Neonatal Intensive Care Unit designation is a life-changer for local babies

Published 12:28 am Tuesday, November 16, 2021

The Medical Center of Southeast Texas is celebrating a life-saving change after recently earning a Level III designation for the facility’s Neonatal Intensive Care Unit.

Previously, there was only one Level III NICU on the immediate path between Houston and Louisiana, resulting in severely premature or babies with certain conditions to be taken out of the area for treatment.

“I used to do NICU transport and that’s so stressful — not only that you’re taking the baby away from (the parents). You’re traveling hours sometimes either in a helicopter or the back of an ambulance with a tiny little infant that you’re having to do everything for,” said John Kight, chief nursing officer. “So it prevents some of that trauma as well.”

In Texas, NICUs are designated on four levels with IV being the highest. According to Texas Health and Human Services, the closest level IV NICUs are at Texas Children’s Hospital and The Women’s Hospital of Texas. Babies born at the Medical Center of Southeast Texas requiring Level III or higher care were previously brought to one of the aforementioned Houston-area hospitals.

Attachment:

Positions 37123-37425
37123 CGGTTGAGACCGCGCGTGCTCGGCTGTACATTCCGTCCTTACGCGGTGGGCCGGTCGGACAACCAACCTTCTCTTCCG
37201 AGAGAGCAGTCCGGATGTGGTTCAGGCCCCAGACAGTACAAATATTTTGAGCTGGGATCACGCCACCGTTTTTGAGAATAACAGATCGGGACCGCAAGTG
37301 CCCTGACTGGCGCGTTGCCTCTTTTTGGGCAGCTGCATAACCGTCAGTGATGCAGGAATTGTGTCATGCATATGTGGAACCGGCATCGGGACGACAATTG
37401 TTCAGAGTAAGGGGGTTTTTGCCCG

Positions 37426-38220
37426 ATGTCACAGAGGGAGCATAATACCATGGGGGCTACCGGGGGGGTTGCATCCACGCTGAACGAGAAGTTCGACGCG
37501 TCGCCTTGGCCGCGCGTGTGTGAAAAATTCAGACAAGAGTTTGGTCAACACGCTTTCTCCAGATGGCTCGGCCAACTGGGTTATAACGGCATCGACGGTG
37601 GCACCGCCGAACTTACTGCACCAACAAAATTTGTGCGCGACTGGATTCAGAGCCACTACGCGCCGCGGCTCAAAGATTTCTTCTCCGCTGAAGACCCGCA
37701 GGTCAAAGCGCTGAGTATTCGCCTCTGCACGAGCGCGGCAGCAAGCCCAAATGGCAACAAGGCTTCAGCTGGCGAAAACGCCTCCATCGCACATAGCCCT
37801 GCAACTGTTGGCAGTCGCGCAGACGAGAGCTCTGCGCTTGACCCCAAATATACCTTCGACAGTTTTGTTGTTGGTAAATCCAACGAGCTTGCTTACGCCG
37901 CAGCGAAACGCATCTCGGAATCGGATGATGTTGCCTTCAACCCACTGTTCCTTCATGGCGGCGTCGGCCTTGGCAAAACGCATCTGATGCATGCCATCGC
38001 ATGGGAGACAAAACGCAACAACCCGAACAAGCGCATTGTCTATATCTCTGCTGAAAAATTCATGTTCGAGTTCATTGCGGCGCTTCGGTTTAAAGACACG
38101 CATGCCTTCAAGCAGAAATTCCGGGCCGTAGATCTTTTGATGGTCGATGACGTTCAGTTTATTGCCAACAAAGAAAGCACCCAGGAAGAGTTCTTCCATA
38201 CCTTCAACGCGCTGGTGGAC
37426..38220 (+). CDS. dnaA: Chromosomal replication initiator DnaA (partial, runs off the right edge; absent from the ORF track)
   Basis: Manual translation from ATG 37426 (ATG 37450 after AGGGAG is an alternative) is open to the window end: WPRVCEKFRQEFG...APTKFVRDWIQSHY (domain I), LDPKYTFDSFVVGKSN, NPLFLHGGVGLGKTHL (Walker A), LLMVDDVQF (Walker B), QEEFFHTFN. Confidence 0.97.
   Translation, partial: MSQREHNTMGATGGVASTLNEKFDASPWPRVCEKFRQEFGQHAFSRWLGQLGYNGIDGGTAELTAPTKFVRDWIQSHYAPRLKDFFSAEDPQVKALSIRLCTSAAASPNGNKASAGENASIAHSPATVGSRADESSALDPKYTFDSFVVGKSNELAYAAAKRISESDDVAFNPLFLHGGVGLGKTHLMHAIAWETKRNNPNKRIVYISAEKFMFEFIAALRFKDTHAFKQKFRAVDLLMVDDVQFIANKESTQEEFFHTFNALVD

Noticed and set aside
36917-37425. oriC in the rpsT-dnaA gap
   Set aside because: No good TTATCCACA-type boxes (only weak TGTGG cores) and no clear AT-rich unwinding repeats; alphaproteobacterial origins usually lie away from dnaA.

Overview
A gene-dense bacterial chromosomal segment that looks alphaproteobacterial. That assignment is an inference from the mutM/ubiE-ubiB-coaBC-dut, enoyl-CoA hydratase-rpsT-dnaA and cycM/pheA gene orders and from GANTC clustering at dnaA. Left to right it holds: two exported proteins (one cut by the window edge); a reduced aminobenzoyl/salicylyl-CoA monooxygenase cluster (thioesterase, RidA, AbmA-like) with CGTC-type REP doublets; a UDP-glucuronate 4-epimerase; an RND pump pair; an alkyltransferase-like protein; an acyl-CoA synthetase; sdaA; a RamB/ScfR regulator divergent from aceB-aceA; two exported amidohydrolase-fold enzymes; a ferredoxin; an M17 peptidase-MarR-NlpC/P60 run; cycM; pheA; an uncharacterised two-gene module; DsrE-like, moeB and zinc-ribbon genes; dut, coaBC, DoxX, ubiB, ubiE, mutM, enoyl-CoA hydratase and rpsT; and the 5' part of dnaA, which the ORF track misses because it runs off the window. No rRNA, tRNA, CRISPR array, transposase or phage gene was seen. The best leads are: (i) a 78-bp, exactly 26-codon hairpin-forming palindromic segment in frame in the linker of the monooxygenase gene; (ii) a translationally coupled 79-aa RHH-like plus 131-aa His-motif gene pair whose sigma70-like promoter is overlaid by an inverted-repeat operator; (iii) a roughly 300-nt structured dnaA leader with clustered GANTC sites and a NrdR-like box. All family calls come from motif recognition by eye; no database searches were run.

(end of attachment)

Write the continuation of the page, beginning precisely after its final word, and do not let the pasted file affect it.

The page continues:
However, the new designation allows for care not previously available to parents in Jefferson County.

“It reunites families here,” Kight said, explaining the stress it eliminates from situations when babies were previously taken to an out-of-area hospital. “If they have a sick baby they’re not going to have to … drive hours plus traffic to see their child. Plus I think it goes to show the high caliber of care that we provide here in Port Arthur.”

Christian Irion, women’s services director, said the Port Arthur NICU unit has a 24/7 neonatologist that stays on site and sleeps near the NICU and C-section suites for instant access in the event of an emergency. They also provide speech pathologists, occupational therapists, physical therapists and a designated respiratory therapist that works strictly in the NICU.

“Mothers are able to visit their babies as soon as they have reached NICU and are stabilized,” she said. “Now with visitation changes, they’re also allowed to have a support person in there with them. So if they’re a little emotionally distraught with their baby being in NICU, they have that support person. The mothers can see and speak to the nurses, see the procedures, be at bedside to monitor their child. It helps give an ease of mind to them.”

And that’s specifically enhanced, Kight added, by a social worker “who is there to be the calm in the midst of the storm” and nurses specifically trained to work not only with the babies, but to help educate and support the parents.

“And being a community hospital, also, these are people that they go to church with, people that you live next door to,” he said. “You have friends, family and church members that are taking care of your baby; so you’re still at home.”

According to a report from Texas Children’s Hospital, Level III NICUs are available to provide comprehensive care for seriously ill newborns.

“I’m still new to this area, coming from Baton Rogue, Louisiana,” Kight said. “Coming here and being able to see a hospital in the middle of Port Arthur that not only has the other services we have, but to be able to offer a Level III NICU — this is what you usually see in big cities. It’s such a value to the community, and it’s a value to the babies.”